6. Use The Negative Feedback To Rectify The Situation

You can either ignore the constructive criticism and continue to receive it from your boss because you don't want to change your behavior or you can use it to rectify the situation. "If you receive negative feedback, see it as a unique opportunity to rectify the situation. Approach these conversations with an open mind and a willingness to listen. Assume that this information is being shared with the best intentions. This feedback will help your career, so be grateful someone is willing to give it to you," says Augustine.

7. Ask For Specifics

"Vague feedback isn’t offering any favors. Ask your manager to describe specific examples of your behavior or work that wasn’t ideal. If you’re unsure why this action is deemed unacceptable, request more details. What was the outcome of this behavior? How did it affect your manager, the client or customer, or other team members? How did it change the way people regard you in the office? In their opinion, how could you have done things differently?" says Augustine. It's always a good idea to comprehend why you receive a critique because how can you change something when you don't know the full story?

8. Say Thank You

It's important to express gratitude when you have received helpful constructive feedback. This little step can make you seem opened to constructive criticism. "If you receive negative feedback, express your genuine appreciation for their honesty. This will ensure they continue to provide feedback in the future. If you close yourself off and become defensive, your colleague or boss will be less likely to share feedback in the future," says Augustine.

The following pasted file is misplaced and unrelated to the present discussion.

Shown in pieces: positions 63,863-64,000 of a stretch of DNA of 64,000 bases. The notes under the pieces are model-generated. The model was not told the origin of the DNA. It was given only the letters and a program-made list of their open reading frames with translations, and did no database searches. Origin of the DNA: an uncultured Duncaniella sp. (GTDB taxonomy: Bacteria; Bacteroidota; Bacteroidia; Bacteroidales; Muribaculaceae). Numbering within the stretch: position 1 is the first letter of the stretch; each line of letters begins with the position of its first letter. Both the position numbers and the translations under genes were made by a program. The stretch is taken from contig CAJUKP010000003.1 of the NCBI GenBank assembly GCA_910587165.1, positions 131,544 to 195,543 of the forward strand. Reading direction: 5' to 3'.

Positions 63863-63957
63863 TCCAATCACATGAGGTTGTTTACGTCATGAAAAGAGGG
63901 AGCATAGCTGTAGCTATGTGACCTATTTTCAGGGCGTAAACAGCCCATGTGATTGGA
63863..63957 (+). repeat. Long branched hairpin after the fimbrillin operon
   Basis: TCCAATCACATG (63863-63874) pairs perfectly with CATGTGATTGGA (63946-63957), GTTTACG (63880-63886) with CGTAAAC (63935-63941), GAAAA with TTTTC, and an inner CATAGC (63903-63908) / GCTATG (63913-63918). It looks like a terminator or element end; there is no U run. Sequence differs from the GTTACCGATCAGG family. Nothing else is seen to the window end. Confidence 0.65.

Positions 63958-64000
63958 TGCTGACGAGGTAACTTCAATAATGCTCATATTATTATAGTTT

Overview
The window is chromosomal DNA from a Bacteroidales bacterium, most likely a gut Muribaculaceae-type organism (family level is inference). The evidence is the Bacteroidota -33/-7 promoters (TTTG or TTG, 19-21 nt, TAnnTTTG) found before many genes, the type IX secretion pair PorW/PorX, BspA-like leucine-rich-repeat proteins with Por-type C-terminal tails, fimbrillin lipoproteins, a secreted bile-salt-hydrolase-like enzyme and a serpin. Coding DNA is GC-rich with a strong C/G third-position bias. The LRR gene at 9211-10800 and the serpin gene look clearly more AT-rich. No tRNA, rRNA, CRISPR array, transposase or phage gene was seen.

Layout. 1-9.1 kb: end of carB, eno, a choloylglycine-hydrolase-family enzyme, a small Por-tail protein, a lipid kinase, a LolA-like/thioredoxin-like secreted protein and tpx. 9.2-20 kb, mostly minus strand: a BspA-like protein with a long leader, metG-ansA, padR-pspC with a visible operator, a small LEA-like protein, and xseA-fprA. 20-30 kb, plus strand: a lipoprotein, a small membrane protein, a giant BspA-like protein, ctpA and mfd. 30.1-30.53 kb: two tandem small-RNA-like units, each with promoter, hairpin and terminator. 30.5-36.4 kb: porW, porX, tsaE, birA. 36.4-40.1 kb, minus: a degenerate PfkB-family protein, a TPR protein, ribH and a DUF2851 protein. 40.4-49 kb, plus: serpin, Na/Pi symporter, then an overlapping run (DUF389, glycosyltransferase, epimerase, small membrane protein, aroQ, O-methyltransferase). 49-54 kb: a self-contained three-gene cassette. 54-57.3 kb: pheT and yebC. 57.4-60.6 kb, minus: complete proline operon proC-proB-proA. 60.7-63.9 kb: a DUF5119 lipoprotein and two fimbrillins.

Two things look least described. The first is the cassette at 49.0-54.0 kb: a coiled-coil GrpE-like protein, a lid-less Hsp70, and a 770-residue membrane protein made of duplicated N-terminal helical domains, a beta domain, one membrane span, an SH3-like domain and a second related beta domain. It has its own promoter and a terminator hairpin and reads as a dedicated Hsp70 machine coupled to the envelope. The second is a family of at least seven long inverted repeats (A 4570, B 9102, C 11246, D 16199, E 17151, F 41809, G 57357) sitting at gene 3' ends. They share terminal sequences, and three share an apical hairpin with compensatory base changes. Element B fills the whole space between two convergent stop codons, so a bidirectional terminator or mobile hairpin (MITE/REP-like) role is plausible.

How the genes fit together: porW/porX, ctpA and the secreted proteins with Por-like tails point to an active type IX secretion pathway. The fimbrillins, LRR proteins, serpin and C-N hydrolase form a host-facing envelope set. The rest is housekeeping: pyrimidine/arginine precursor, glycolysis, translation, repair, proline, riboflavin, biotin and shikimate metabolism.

9. Communicate With Your Boss

It's important to communicate with your boss about how you feel about the critique and what you hope to do with it. You want to show that you've considered what they have told you and how you want to change your behavior. "Note the kinds of situations that trigger you to act certain ways that’s hurting your career and create a game plan to help you change your ways. Don’t be afraid to tell a trusted colleague or your manager that you’re working to improve or change a certain behavior, and ask them to let you know if they observe you making the same mistake in the future. Often, we’re unaware of when we fall back into these bad habits, so it’s great if you can enlist others to help you overcome them," says Augustine.

10. Look At The Situation As A Whole

Instead of feeling like a victim, look at the situation as a whole and consider how you can turn things around for the better. "Ask yourself, 'What's one thing I could do differently to change this less than desirable outcome?' By doing this, you're looking at the situation as a whole and picking one thing you could do differently rather than feeling like the criticism is a reflection of everything you're producing at work," Wensel.

11. Change Your Behavior

One of the best ways to boost your career is by changing your work habits after when your boss provides constructive feedback. It can show them that you're listening and willing to improve your behavior for the better. "You need to actually change your behavior to see if you get a more desirable outcome. The best way to know if it's working? Ask for feedback. Go to the person who criticized you previously and let them know that you appreciate them pointing it out, point out that you have been working on the issue, and ask if they've noticed a change. This will show that you're receptive to feedback, value your role on the team, and want to do whatever is necessary to be most successful," says Wensel.

Even though it sucks to receive criticism, it's important to view it in a positive way. You can use it to your advantage, rectify the situation, and consider it as a gift. All these tips can help you use criticism to help boost your career so you can grow professionally and personally.